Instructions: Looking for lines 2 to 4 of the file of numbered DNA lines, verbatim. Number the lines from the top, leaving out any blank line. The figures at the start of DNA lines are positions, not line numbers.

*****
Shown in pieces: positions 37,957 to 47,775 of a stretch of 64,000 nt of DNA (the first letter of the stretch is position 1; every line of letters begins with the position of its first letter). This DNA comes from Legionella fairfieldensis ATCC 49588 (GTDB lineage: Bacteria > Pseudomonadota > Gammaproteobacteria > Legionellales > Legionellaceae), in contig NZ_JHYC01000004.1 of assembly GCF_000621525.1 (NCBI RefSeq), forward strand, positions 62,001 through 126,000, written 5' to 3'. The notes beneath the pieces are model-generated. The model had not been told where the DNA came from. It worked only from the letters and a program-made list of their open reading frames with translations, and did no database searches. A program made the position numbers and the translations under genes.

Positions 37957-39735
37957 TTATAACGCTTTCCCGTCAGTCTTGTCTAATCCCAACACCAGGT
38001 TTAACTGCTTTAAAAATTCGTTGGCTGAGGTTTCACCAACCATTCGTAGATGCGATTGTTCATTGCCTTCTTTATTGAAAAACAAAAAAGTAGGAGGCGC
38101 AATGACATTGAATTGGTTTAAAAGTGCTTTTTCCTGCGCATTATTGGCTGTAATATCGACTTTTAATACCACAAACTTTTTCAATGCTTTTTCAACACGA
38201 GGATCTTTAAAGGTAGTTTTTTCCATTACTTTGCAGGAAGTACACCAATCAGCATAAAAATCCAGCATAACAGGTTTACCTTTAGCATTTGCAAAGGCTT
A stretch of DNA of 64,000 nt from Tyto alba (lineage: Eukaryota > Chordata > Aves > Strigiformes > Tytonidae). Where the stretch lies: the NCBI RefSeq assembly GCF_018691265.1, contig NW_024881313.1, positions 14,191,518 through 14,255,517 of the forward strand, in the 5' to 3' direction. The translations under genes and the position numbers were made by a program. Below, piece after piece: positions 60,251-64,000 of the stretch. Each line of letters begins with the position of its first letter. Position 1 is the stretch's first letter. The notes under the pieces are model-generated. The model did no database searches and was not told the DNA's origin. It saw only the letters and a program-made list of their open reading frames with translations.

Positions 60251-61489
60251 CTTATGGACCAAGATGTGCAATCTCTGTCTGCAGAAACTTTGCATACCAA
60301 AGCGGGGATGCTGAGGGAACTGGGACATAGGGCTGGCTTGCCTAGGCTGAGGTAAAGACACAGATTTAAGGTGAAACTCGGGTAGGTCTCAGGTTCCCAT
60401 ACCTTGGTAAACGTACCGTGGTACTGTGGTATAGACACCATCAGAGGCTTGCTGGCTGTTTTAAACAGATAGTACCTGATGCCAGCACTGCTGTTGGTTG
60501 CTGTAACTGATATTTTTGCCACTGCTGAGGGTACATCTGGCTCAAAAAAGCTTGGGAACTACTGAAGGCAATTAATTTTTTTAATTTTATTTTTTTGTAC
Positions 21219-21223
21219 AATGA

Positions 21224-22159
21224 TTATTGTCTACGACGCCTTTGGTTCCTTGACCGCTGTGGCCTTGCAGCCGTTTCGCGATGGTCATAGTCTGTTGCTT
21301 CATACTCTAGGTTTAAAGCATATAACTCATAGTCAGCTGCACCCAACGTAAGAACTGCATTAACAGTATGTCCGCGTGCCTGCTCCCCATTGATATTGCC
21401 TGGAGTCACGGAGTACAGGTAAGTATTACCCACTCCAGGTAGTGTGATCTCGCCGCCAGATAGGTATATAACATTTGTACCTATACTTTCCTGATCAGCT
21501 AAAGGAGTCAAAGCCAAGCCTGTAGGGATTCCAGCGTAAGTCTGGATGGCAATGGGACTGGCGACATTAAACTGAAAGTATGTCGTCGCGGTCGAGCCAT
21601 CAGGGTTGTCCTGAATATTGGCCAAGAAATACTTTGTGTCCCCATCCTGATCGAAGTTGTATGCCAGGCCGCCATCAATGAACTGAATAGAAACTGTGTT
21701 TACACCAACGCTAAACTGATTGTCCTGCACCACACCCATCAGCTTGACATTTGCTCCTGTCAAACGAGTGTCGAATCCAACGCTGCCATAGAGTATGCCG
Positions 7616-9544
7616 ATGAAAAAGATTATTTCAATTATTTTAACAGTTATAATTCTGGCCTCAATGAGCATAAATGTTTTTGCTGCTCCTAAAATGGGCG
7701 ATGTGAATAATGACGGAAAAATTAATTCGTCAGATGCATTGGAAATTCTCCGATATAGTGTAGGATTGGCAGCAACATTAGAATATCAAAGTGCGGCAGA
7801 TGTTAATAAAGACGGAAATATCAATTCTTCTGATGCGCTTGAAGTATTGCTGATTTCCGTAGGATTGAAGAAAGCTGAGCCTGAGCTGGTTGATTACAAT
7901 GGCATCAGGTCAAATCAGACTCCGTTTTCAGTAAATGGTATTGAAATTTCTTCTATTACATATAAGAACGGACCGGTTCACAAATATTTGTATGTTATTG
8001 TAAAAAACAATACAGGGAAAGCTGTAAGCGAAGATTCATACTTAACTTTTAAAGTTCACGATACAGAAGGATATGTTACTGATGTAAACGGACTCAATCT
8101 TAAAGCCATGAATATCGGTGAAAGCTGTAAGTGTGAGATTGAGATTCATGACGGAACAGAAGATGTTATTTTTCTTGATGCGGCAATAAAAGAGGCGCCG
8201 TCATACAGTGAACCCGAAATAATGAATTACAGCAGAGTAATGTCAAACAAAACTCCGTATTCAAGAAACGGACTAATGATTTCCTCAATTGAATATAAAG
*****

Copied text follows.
Positions 37957-39735
37957 TTATAACGCTTTCCCGTCAGTCTTGTCTAATCCCAACACCAGGT
38001 TTAACTGCTTTAAAAATTCGTTGGCTGAGGTTTCACCAACCATTCGTAGATGCGATTGTTCATTGCCTTCTTTATTGAAAAACAAAAAAGTAGGAGGCGC